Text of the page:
One of the first botanical gardens, made in Padua during the Renaissance, was very strict about the points of the compass; the southern part of the garden had plants from the south, the northern, from the north.
An American mailman quit during World War II. It was all the wives asking if there was a letter this day, over and over and over again.
Crinolines were blamed for the demise of the custom that a man offered a woman his arm to bring her somewhere; also for rheumatism, because closer clothes kept you warmer.
St. Kilda had a regular problem with the "stranger's cough." A ship would arrive and people would start coughing for a couple weeks. (The population was too small for the common cold to not burn itself out.)
The older Nazis were a lot more concerned with public opinion than the younger ones - the ones who could not remember World War I. The older ones really believed that the morale problems on the home front had cost them the war. That was also the reason why they used so much slave labor. Pressuring women, especially wives, into taking war jobs might have horrible effects.
Queen Isabella of Castile went on a frantic three-day journey -- the last night traveling all night -- to arrive before the Order of Santiago elected a Grand Master. The purpose being to stop them and install her husband instead.
In Icelandic sagas, the way to deal with a ghost was to bring a suit against it for trespassing. It had to leave then.
After Henry VIII had an abbey of Cistercians executed for refusing to sanction his position as head of the church, the harvest was horrible. It was commonly said that it had rained every day since the execution.
GPS is so very precise that the engineers had to use both special and general relativity to get it to work right.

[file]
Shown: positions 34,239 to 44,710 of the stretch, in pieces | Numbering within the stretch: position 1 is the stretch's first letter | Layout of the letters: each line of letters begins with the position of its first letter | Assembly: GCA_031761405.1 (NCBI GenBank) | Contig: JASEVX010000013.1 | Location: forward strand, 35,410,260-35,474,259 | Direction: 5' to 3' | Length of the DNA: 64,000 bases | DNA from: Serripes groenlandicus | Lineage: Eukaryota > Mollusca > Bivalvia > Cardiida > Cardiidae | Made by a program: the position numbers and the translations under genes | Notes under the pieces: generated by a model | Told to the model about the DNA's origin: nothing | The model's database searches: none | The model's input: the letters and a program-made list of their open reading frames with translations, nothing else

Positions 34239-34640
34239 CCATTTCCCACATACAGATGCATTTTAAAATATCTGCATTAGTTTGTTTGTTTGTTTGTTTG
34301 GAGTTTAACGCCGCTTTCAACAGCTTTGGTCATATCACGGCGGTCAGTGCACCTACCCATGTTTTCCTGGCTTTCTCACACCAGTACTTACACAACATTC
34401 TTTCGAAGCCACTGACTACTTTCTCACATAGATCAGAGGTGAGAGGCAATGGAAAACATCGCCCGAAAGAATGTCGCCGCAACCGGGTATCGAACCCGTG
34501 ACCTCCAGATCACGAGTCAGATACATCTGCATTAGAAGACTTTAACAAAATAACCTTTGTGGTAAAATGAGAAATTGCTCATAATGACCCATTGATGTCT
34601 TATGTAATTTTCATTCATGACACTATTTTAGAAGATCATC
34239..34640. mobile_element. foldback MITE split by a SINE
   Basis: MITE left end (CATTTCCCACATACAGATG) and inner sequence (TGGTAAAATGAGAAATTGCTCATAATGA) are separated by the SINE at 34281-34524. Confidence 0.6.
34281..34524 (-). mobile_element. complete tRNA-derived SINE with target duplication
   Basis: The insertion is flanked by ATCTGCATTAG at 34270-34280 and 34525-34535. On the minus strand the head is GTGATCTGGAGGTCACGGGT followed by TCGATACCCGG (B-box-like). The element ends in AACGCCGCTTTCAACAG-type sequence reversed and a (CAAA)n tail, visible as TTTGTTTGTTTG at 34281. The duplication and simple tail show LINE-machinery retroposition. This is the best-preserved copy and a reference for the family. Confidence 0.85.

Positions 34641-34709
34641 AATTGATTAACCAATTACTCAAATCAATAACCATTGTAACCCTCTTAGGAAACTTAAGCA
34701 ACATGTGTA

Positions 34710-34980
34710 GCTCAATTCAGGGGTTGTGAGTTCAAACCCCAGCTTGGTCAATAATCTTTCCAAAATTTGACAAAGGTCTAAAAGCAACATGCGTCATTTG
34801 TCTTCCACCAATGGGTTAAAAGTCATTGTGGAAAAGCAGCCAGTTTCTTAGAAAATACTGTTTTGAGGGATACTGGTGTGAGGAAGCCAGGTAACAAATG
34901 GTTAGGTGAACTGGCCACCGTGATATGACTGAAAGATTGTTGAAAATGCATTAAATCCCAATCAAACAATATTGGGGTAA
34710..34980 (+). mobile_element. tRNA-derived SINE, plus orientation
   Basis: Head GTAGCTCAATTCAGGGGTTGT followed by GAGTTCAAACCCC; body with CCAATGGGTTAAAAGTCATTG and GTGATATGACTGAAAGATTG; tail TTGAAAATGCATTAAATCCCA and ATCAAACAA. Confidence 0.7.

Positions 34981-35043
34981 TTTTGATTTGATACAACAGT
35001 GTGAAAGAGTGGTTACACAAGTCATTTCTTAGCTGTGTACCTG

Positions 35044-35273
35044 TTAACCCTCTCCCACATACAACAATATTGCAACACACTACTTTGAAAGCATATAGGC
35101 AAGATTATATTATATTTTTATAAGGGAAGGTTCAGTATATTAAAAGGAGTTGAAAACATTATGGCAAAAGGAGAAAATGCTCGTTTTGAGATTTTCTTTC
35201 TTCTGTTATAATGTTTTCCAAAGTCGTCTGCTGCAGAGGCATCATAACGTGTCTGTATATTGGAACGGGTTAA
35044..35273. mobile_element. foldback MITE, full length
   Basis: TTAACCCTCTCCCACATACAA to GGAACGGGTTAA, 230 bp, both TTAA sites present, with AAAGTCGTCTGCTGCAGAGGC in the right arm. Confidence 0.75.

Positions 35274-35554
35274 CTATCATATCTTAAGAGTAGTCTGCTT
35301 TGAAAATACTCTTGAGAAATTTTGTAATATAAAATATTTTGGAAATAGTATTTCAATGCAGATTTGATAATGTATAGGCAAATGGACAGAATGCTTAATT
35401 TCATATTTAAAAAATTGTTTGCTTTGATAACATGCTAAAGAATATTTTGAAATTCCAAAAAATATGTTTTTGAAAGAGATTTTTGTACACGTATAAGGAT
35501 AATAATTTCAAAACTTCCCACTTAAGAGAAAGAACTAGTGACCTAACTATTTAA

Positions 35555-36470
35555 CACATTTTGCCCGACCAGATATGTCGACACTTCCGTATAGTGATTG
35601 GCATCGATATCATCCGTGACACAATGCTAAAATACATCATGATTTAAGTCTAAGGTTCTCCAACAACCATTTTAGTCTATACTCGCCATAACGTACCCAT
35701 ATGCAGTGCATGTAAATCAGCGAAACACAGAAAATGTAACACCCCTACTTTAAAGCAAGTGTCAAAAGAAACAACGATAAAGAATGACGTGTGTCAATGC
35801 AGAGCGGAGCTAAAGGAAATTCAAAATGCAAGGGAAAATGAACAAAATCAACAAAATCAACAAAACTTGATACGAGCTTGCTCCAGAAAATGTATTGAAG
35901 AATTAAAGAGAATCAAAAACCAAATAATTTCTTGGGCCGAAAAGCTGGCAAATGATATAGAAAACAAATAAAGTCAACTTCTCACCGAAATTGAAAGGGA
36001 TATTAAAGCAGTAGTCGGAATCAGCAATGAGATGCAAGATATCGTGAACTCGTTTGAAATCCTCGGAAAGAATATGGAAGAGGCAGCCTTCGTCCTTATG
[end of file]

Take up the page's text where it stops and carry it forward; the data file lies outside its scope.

In Nazi Germany, during World War II, people distinguished between buttervolksgenossen and margarinevolksgenossen -- folk comrades who could get butter and those who had to settle for margarine.
When one London congregation was told that Anne Boleyn was now queen, and they were to pray for her, they all stood up and left.
A Chinese death custom was that an unmarried daughter could not die at home. She had to be taken to a "Death House" or some outlying building.
The original Green Lantern was inspired by Aladdin. They even intended to name him Alan Ladd, but that name was used by a movie star.
In Nazi occupied Netherlands, Prince Bernhard's birthday saw many evade the specific prohibitions against various shows of support for the royal family, by wearing orange carnations.
Henry VIII had a Treasons Act passed. Prior to that time, to commit treason, you had to attempt to kill the king, wage war against him, or ally with his enemies. It made it treasonous to deprive the king or the royal family of the "dignity, title, or name of their royal estates" -- or even to write, or speak, or wish of it. It also made it a capital crime to call the king a tyrant.
Saccharin was discovered accidentally; the chemist found his bread tasted sweet, but his landlady proved it wasn't the bread. He went back and tested everything to figure out what it was.
In the Odyssey, Athena instructs Telemachus to call the Achaean heroes to assembly -- meaning, the regular assembly, so she's using "hero" to mean "free man."
Marlene Dietrich's naturalization got a very bitter treatment in the Nazi press, with captions saying: a shirt-sleeved Jewish judge administers the oath to Marlene Dietrich that she may betray the fatherland.
In medieval times, tightrope walkers often had a reputation of being in a deal with the devil.
World War I was an enormous boost to the dye industries of Britain and the United States.
Henry VIII owned more royal residences than any English king before or since.
In 19th century Chicago, they needed to put in a sewer system, which meant they needed the city to be on rather higher ground to provide space. So they jacked up the city six feet: streets, sidewalks, homes, businesses, hotels. Several prominent guests at its biggest hotel didn't even notice that their stay was during the process.
Some German POWs of World War II escaped a Kansas camp and were recaptured after three days. They asked how close to Mexico they had gotten, and were told the truth: they had not even left Kansas.